So I don’t know. I’m torn. Do I recommend this book to you, my few but faithful readers, when I am still so ambivalent? I’m going to say yes.

Verdict: Read it. The ending was splendid, and makes me excited to read the next books and discover what will befall these characters next. The fact that this book was the series opener might account for some of the problems, right? Stiefvater is laying the groundwork for what may possibly be an epic tale, so I’d say give it a try, and stick with it when the urge to fling the book across the room strikes. Remember Gimli’s little gem of wisdom: “Faithless is he who says farewell when the road darkens!”  (Yes, I know that’s not really relevant. Shut up.)

Best line(s): “He was full of so many wants, too many to prioritize, and so they all felt desperate. To not have to work so many hours, to get into a good college, to look right in a tie, to not still be hungry after eating the thin sandwich he’d brought to work, to drive the shiny Audi that Gansey had stopped to look at with him once after school, to go home, to have hit his father himself, to own an apartment with granite countertops and a television bigger than Gansey’s desk, to belong somewhere, to go home, to go home, to go home.” (p. 370)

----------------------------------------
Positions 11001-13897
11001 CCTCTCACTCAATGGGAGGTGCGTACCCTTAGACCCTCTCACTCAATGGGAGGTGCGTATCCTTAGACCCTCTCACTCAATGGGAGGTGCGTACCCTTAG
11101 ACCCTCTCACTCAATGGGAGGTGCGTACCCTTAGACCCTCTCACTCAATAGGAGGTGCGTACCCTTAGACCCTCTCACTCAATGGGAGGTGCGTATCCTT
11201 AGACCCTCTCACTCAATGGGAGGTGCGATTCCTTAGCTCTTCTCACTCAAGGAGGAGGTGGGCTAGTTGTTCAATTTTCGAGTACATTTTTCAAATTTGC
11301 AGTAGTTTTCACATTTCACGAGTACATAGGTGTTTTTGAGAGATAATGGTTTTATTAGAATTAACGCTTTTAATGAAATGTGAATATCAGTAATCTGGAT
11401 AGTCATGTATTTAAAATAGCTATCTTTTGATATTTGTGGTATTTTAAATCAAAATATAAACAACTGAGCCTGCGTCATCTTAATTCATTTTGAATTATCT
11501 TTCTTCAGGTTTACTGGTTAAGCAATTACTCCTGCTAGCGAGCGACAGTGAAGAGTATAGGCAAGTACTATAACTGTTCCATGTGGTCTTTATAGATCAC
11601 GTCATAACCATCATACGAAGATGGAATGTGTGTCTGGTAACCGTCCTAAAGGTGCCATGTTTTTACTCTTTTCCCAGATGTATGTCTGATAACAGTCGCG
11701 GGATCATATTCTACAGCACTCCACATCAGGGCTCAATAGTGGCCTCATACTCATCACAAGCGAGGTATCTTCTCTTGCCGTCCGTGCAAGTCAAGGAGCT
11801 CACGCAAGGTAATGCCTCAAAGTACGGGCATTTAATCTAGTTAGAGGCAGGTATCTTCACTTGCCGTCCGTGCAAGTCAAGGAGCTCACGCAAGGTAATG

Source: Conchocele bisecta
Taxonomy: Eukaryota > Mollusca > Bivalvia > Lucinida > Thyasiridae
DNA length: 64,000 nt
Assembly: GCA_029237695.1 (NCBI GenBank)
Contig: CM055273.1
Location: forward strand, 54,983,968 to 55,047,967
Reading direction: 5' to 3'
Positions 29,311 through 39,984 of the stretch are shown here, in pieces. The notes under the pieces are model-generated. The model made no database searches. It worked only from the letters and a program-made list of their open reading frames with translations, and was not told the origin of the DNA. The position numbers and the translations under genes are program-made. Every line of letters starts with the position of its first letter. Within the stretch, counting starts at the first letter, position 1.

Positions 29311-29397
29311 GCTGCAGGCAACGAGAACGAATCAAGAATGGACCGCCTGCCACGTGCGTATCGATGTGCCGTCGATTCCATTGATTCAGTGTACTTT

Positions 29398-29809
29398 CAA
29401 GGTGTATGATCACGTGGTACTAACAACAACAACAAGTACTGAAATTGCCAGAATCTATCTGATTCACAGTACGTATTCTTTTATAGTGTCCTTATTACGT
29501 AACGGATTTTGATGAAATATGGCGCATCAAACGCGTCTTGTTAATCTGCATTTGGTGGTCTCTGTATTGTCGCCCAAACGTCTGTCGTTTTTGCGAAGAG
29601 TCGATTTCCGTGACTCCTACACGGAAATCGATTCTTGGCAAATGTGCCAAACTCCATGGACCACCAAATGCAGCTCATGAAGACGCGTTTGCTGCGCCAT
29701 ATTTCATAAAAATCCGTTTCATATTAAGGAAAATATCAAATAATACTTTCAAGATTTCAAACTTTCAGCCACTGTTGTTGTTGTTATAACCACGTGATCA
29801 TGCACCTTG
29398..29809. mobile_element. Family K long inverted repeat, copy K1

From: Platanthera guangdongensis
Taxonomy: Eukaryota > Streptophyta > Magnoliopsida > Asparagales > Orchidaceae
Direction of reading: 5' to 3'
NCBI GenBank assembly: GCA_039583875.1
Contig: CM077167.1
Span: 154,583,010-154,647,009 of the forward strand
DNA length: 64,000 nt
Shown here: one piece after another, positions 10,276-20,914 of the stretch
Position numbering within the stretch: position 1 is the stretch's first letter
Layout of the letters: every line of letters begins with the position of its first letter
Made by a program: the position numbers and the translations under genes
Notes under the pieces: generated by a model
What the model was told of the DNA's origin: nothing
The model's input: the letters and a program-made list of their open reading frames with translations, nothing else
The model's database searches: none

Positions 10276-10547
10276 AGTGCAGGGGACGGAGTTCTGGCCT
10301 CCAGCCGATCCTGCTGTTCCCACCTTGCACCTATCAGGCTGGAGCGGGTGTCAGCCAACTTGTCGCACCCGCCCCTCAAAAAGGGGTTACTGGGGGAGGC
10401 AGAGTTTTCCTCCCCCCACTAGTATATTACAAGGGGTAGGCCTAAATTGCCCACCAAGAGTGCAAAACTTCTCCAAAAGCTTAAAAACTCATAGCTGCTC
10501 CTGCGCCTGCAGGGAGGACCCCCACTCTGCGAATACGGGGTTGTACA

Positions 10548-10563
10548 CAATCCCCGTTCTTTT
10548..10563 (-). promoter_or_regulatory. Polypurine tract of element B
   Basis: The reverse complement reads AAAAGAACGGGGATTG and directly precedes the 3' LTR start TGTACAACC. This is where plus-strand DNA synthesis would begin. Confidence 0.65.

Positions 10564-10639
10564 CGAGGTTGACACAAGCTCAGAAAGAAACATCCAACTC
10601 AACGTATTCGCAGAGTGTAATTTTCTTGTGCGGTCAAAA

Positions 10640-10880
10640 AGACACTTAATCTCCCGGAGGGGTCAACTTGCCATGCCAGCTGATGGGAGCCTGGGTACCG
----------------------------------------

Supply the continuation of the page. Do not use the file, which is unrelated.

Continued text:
Rating: Three out of five ravens perched upon the pallid bust of Pallas just above my chamber door. Oh, come on. I had to.

Book Cat? What say you?

There were no raven costumes available, then? So you thought a chicken would do. I call that a shoddy go at feline sartorial blogging, madam. Have you no standards, no scruples at all? One day, one day when I finally manage to manipulate my extra claws into opposable thumbs and incite the cats of the world to rise up against the clever apes that subjugate them, I’ll have my vengeance. Mark my words, Robyn. Then we shall see who will wear the chicken suit. We shall see…

Oh, Titus. You silly.

P.S. Did you see hear about the new Crash Course miniseries? It’s all about literature! Yay! John Green, can you stop being so awesome? You’re making the rest of us look bad… Go HERE to watch.